Short Version: They are equivalent.
Long Version: Keep reading.
The person or persons who make something popular often end up with the naming rights to that something. This is not an obscure legal process, but rather is one controlled by evolutionary linguistics. Say something often enough to enough people, and the name will stick.
So it is with the case of randonnee racing. Randonnée is a French term for ski touring. And the French, similar to other European cultures, like to turn ski touring into a race. They've also talked about this proclivity enough to enough people. Consequently, English speakers have often used the French term when it comes to racing up and down mountains on skis.
Unfortunately for the sake of simplicity, the etymological story does not end there. While we cannot begin to explain the cause of this phenomenon, there seems to be some linguistic or cultural barrier to full English acceptance of French words. They are two different languages after all. Mention randonnee to someone and chances are you will get a quizzical stare.
There are a few obvious barriers for English acceptance of the term that we can point out. It turns out to be rather difficult to get an accent aigu (´) over the letter "e" on an English keyboard. As such, it's often left out, something of which this article is already guilty. It's also unusual to see a double "n" followed by a double "e" in English. This may explain why one of the n's is often missing, resulting in "randonee racing".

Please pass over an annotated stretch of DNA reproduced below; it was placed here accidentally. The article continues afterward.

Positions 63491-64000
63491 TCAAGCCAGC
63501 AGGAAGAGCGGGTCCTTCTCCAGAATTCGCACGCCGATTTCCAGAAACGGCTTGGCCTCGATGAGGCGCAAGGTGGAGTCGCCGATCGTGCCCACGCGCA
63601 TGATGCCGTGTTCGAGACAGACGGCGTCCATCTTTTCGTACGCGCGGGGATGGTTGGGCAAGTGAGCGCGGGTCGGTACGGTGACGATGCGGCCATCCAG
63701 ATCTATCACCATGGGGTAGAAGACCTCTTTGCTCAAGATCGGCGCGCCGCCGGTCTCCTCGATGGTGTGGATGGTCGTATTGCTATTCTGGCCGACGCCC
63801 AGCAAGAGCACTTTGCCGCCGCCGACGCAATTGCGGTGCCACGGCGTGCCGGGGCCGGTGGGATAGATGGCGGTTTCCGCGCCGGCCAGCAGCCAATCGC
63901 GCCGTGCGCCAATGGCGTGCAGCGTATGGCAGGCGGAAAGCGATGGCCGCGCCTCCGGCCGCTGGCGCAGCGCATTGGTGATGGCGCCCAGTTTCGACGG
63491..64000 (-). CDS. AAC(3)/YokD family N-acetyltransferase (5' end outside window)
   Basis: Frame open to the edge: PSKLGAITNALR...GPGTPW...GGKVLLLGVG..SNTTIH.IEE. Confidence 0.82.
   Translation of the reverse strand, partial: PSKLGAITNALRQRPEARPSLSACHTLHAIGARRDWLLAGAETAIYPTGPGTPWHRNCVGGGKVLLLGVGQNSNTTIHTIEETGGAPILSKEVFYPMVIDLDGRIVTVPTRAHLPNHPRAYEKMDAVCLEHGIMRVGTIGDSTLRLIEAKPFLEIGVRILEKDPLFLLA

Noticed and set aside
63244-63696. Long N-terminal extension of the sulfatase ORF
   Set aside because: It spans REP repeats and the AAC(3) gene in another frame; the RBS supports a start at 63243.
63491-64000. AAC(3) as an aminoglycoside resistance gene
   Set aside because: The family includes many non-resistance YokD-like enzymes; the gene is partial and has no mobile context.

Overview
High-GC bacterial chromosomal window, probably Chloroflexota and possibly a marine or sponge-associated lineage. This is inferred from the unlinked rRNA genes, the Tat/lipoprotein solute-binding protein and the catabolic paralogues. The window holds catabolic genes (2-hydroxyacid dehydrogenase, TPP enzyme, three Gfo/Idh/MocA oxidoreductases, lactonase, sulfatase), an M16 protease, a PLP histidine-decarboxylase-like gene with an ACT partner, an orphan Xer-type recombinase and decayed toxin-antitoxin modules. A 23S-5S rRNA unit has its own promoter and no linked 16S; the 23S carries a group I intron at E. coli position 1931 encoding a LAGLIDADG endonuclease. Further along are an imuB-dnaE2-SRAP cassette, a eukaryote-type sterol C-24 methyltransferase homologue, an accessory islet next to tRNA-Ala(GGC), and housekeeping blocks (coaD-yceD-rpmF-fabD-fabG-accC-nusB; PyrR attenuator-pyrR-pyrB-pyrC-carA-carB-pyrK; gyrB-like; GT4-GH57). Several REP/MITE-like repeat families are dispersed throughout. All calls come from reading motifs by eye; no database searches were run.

A picture starts to emerge as to why some English speakers just leave off the n's and e's altogether. Shortening words is not just an Australian habit, as it's not uncommon to hear of someone winning a "rando race". It certainly is easier to say and type.
Going further, many English speakers seem to want nothing to do with the French term at all. They describe the basic activity as alpine touring or ski mountaineering. These are recognizable concepts and have a fighting chance of being understood by a native speaker without further explanation.
Unfortunately when you combine those native English concepts with the idea of competition, things go sour. "Alpine touring racing" and "ski mountaineering racing" simply do not roll off the tongue as well as "football", American or otherwise. If someone is to talk about a sport, they need to be able to refer to it in under a minute.
Consequently, the terms "skimo" and "skimo racing" have begun to gain in popularity. This is a handy amalgamation of ski mountaineering that is easy to say and type. It flows off the tongue and has a nice ring to it. Obviously we think so since we named our organization Skimo Co, short for The Ski Mountaineering Company.
In the end, the sport involves racing up and down mountains as fast as possible, leaving little time to mull over the linguistic intricasies of what one is doing. Regardless of which term or terms gain favor over the long haul, people are going to participate. There will be winners and losers, glory and pain. We hope you enjoy all of it.